Published: Sunday, 13 June 2021 22:13 | Written by SciFi Vision
On last weeks' episode of Fear the Walking Dead, everyone’s fears became realized when Teddy (John Glover) and Riley (Nick Stahl) set off the nuclear bomb from the submarine. In tonight's season finale, each group of survivors rushes to hide and protect themselves, but the devastation left from the bomb has yet to be seen.
In the episode, Sherry, played by Christine Evangelista, and Dwight (Austin Amelio) end up at someone’s home, and after helping them get rid of some bad men who have taken their storm cellar by force, join them below to wait out the bomb.
Evangelista talked to Jamie Ruby of SciFi Vision earlier in the week in an exclusive post-mortem interview where she talked about working on both Fear and the original series, how Sherry’s motivations have changed, the possibility of settling down with Dwight, and more. ***The following interview contains spoilers for 6.16, "The Beginning." Please watch the episode before reading the interview. You've been warned.***
SCIFI VISION: How did you first start working on the original flagship series before you moved to Fear? How did you get that part? Did you just audition, and if so, did you know what you auditioning for?
CHRISTINE EVANGELISTA: I auditioned in my living room with my computer. It was so long ago; it was before camera phones were even pretty good. I remember taping it on my MacBook - and before ring lights were really invented, so I think I used a lamp.
But I didn't know anything about it. They gave us some long, makeshift, maybe like five pages of dialogue with different character names, and it wasn't until I got to Georgia that they sat down Austin and I and told us who we’d be playing.
Then, I immediately went to look up a bunch of comic books, because she's such a big figure in the comic book series. I was so excited. I was so delighted, and surprised, really, when I got the part, but I've been really lucky. You're one of the few people who have been on both shows. I'm just kind of curious, is there a big difference in production?
Not at all. In fact, a lot of the people that I've worked with on The Walking Dead [are the same], like Michael Satrazemis; he directed us on The Walking Dead, and now he's executive producer and directed a few of my episodes on here. There're a lot of people that come back and forth. Then obviously, Lennie James is here, and we have Austin, but it's the same, and quite honestly, the energy is the same, too. I think it's known for this, but The Walking Dead has this no asshole policy, which I love saying, because there are no assholes at work. Everyone is really good, really talented, really kind, super emotionally invested, and I think that's why the show is so successful. Everyone there wants to be there, and everyone really wants to give their all on the show. So, it's just been like an awesome working environment, and I'm just so happy to be back in it.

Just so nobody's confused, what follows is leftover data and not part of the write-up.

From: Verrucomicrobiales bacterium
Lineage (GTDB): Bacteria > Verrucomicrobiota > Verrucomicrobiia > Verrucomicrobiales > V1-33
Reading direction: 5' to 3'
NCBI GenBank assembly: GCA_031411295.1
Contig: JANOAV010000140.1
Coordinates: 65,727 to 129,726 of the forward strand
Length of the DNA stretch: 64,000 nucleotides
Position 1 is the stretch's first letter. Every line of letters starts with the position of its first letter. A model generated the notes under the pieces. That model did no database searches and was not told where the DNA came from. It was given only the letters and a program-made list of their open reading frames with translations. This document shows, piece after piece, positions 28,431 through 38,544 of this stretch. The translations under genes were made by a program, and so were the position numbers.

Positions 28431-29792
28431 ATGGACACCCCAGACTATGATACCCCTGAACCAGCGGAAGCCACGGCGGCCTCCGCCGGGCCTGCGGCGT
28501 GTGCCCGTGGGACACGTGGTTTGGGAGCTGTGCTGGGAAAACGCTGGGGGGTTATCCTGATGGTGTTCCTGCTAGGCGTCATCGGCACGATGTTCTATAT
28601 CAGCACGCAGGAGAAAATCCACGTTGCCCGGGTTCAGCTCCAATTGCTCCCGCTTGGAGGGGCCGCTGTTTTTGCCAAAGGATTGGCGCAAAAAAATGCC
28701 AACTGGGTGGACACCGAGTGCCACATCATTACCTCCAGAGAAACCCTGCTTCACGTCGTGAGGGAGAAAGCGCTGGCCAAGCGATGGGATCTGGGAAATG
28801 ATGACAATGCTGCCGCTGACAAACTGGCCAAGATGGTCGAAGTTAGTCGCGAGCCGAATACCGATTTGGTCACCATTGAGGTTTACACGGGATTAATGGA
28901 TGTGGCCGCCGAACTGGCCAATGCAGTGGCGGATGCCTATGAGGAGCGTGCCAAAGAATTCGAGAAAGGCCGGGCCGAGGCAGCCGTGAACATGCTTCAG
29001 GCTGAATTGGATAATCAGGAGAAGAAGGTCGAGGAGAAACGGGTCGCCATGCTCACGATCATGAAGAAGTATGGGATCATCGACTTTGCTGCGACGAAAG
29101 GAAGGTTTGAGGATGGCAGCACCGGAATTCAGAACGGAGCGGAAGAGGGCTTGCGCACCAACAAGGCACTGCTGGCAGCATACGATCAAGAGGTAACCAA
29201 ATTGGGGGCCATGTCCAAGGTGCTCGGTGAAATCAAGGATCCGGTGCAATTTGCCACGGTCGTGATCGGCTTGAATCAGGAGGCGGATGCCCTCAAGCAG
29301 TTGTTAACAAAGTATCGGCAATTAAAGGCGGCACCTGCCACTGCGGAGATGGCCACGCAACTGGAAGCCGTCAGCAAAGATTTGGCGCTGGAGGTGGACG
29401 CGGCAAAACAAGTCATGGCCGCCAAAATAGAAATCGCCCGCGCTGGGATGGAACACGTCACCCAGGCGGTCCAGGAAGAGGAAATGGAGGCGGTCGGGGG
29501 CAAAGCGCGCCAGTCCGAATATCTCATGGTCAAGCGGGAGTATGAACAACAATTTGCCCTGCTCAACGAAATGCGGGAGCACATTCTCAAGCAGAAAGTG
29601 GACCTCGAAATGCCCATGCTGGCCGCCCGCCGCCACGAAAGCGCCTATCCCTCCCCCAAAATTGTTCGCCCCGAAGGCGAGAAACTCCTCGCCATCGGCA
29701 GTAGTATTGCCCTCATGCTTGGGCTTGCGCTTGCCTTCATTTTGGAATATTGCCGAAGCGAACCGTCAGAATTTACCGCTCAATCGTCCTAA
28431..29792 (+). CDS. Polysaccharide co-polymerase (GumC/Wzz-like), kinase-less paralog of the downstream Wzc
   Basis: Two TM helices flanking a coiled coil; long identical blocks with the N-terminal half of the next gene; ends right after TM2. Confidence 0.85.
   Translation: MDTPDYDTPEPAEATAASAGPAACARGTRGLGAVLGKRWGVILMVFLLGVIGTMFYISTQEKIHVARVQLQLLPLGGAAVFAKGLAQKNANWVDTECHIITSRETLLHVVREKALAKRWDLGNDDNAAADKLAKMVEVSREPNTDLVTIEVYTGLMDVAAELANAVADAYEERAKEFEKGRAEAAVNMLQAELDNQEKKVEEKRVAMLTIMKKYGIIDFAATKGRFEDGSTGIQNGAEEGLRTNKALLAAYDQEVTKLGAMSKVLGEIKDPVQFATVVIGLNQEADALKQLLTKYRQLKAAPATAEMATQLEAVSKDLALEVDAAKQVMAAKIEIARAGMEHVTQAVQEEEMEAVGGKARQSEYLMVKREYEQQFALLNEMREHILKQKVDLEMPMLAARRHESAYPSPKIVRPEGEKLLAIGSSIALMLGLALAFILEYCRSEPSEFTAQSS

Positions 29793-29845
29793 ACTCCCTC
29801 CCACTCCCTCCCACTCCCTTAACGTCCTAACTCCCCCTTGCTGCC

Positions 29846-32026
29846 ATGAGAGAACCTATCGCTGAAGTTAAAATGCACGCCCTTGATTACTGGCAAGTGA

That's good. It's always good when you have a good cast.
Yeah, people that really care, you know, aside from being super talented. Everyone really cares, and that doesn't happen too often.
So, when did they decide that you were going to cross over? Do you remember when you first found that out?
I know that there were talks for a while of trying to get back and forth, and I was working on another show at the time. I always really, really wanted to come back, but it didn't work out at first. Then, I think by maybe early fall 2019, I knew I would be coming back in 2020. We were able to make it work, and I was just so grateful for it. So, in the season finale episode, Sherry says, you know, she's wasted time and she wishes she had just taken time to sit down to drink beer and eat pretzels, whatever exactly is she says, but do you think that partially what has just happened is making her realize that now, because she thinks they might be out of time? Do you think that she's really ready to move on? I mean, like after they find out it's not the end of their lives, do you think she's still going to be able to continue on that path, or is she going to be like, “I got to go kill Negan (Jeffrey Dean Morgan) now.”
I really do. You know, it's interesting. You're told something so many times, and this happens throughout the series, you know, only you can move on. Dwight was trying to tell Sherry that she's chasing after the wrong thing, and it doesn't work that way, and only she can heal herself. It's not until you actually see it, and you can really believe it. I think [it was] the burial of John Dorie (Garret Dillahunt) and looking at what happened to June (Jenna Elfman) and seeing the emotional repercussions of that, seeing her lose her loved one, and the realization that, wow, Sherry could lose Dwight in a very similar way. Then, in this finale episode, when you see Sherry walking through this beautiful home with a beautiful family with a beautiful daughter, she's realizing like, “Wow, what have I been doing? I'm chasing after the wrong [things].” Instead of just trying to put things back together herself, she's trying to get some sort of external reaction when it needs to be all internal. And I do think she sees it now. It's a physical thing that's in front of her, through all these other relationships, whether it's June or this family that she just met in Episode 16. I do think she's ready. I think it will be challenging, as we know with people that have experienced major trauma and loss and pain and difficulties in their lives, and it's not just an easy, straight road, but I think she's ready, willing, and able to do it now, and I totally believe in her.